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I was totally an Estes guy because I was exposed to them first, and there was no internet to show me the other options. I can remember the time I first encountered Centuri models (at the late lamented Rich's Hobbytown in Pine Brook NJ) and I was appalled at seeing cardstock fins (I was probably around 10 at the time). That planted the thought in my mind that "Estes good, Centuri bad", and I retained that notion until becoming a BAR and learning the Centuri did actually make plenty of good stuff, and that they're part of Estes now anyway.

And for what it's worth the second rocket I built as a BAR was the Estes Centuri. :)
 

hcmbanjo

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centuriad4_69.gif

Even though I first saw the 1969 Estes catalog in my seventh grade homeroom class, I was drawn to the Centuri ads I'd seen in comic books.
Centuri's ads were flashier and looking back, maybe a little darker. Look at the width of the border, that'll stand out on a page featuring 20 different vendors.

This ad goes back to 1969, the year I got started.
The first order was for the Centuri Javelin.
I actually got the kit, minus the engines, for $1.50
We couldn't get engines by mail back then, the California fireworks code was strict.

Centuri art and catalogs always seemed a bit slicker than Estes.
Both companies had unique offerings but I thought the Centuri line better presented.

If I'd spent as much time in school books as I did studying the Estes "Yellow Pages" I could have been a straight A student.
 

Steven

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It was Centuri for me. Estes came later but I felt the Centuri catologues were a bit more snazzy than the Estes ones. Advertising can make or break you. I also visited the Centuri store in Phx. as I lived there during the time when they were still around. I was a bit disappointed thinking I was going to see something on the scale of an auto manufacturer's plant but in reality it was much, much smaller. Still got to see my favorite rockets on display behind the front counter which made it worth while. Used to visit Gordon's Hobby Lobby to buy some of my stuff as well as mail order items.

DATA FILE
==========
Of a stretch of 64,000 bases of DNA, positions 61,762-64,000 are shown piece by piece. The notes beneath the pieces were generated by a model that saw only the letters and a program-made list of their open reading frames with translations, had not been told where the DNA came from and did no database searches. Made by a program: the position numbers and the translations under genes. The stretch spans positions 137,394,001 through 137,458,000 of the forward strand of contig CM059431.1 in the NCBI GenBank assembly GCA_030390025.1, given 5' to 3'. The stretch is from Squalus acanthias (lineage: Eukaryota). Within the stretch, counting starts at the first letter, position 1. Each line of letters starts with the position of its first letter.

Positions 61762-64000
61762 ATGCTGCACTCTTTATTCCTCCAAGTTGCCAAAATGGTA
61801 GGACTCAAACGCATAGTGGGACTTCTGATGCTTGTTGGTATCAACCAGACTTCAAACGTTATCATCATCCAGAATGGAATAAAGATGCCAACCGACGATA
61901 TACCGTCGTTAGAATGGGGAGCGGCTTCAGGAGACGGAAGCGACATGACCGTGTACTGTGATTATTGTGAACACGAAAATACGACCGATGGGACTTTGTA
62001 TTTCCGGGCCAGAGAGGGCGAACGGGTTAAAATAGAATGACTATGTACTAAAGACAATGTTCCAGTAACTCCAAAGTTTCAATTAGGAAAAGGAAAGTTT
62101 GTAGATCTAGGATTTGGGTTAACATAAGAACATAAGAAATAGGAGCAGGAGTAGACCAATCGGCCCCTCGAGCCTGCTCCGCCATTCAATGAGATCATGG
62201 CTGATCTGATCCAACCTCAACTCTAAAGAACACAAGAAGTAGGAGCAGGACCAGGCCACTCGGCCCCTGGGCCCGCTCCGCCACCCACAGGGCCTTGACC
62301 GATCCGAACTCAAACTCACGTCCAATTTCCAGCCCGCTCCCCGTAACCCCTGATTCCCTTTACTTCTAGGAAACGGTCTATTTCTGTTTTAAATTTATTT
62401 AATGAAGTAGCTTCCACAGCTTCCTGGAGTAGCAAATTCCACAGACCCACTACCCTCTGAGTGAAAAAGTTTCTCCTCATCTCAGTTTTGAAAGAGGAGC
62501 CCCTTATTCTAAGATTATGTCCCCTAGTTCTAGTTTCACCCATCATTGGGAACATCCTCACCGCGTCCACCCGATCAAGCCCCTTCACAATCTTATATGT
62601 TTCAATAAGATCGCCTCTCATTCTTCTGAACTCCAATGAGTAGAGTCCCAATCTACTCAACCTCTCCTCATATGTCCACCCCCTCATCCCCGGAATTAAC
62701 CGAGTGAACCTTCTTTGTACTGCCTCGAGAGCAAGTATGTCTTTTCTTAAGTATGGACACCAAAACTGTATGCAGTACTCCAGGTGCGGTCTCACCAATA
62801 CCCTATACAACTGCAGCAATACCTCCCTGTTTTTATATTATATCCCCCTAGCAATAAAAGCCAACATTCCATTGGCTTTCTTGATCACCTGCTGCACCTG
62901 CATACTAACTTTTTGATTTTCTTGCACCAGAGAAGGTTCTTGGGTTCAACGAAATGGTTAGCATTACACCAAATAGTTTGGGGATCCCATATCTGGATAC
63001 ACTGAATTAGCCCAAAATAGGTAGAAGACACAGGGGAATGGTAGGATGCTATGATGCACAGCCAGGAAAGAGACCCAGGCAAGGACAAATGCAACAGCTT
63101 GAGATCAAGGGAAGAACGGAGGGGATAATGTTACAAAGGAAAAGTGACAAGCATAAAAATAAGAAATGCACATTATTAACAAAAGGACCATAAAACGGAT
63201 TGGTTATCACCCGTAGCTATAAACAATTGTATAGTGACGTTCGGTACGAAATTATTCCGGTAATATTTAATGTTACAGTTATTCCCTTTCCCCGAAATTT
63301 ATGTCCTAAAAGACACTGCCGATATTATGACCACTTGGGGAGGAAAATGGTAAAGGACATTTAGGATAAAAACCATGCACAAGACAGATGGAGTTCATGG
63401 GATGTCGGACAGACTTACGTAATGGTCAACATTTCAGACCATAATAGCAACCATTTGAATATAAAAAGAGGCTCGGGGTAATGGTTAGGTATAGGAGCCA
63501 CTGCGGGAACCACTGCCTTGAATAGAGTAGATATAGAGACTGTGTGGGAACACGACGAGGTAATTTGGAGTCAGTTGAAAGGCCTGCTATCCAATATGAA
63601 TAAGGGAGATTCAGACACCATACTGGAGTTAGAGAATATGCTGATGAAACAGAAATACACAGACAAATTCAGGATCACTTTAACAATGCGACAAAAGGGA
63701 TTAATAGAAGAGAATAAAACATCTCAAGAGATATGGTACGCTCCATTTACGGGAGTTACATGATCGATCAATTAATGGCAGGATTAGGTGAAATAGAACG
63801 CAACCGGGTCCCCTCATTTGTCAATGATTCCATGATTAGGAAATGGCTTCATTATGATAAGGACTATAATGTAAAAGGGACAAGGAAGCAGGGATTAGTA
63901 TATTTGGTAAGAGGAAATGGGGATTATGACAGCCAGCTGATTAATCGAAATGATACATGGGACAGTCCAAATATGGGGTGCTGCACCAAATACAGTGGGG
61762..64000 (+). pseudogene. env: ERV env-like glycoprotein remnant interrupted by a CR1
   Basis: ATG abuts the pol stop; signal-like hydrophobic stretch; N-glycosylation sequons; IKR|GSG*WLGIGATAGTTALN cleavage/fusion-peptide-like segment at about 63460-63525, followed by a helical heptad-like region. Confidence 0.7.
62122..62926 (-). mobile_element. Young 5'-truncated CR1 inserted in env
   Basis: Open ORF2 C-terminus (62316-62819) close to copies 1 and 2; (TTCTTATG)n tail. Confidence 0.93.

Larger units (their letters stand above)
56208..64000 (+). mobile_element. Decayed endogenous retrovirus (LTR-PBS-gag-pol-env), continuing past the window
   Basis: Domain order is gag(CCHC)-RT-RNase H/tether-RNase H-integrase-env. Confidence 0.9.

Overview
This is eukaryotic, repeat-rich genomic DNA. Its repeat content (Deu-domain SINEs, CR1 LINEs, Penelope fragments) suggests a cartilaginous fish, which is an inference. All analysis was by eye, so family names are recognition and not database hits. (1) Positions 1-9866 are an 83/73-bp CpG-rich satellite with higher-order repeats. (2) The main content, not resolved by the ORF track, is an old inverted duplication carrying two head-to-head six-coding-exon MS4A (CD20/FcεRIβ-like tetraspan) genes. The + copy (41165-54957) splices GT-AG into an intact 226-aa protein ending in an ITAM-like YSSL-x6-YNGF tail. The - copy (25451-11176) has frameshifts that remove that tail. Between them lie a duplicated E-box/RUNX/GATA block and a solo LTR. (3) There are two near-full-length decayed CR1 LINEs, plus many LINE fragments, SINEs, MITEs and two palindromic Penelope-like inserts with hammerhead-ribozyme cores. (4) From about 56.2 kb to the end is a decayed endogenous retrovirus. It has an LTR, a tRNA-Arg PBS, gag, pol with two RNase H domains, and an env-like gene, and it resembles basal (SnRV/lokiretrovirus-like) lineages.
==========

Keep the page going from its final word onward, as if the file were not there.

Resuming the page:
TangoJuliet

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I got started in 1979 (I think) after initially starting in plastic models and it was only Estes where I grew up. The local five and dime, Belmonte's, in New Haven, IN, was where we got our stuff. A couple of years later I got involved with a club in Ft. Wayne, the Summit City Aerospace Modelers (SCAM), and started to become aware of other brands and manufacturers of rocketry products. But even then, as a young teen, I was under the impression that the Centuri Brand was much older and non-existent by that point. There were three Hobby Shops in Ft. Wayne then and all of them only carried Estes products. I've built an NCR kit, and I have an ASP kit, but I have yet to build/buy anything from Centuri.
 

Tramper Al

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Estes, and I don't remember knowing that Centuri existed. We built for mini motors, A-C, and even cold power. The neighbors (grown) sent over a box of flown rockets and parts at one point and that included a very exotic looking thing (which I now know to be a Laser-X) and a large beautiful silk parachute (Enerjet?).
 

tightwad

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Centuri. It was the only rockets that the hobby shop carried at the time.
 

GregGleason

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Centuri. It was the only rockets that the hobby shop carried at the time.
Same for me, too. Although my first rocket was an MPC, sometime in the early 1970s.

Sometimes, I think I lived in the Centuri catalogs.

Greg
 

bob jablonski

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Centuri. When I found FSI it was 40% Centuri 40% FSI and 20% Estes
 

rockdoc

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Both, Estes and Centuri, then I found MRI and MPC and then FSI
 

Dean B

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When I built rockets in the early '70s, it was strictly Estes. And strictly mail order.

I still remember my first order - Alpha starter kit, Big Bertha, and Mark II. And those Estes catalogs were the best!
 

chrisudy

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Estes was all my local hobby shop had in the 80's. started with an Alpha III starter set and a Spartan..
 

les

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Primarily Estes, then learned about Centuri and got some of theirs

Local hobby shop only carried Estes, but they also carried all of the parts so you could scratch build.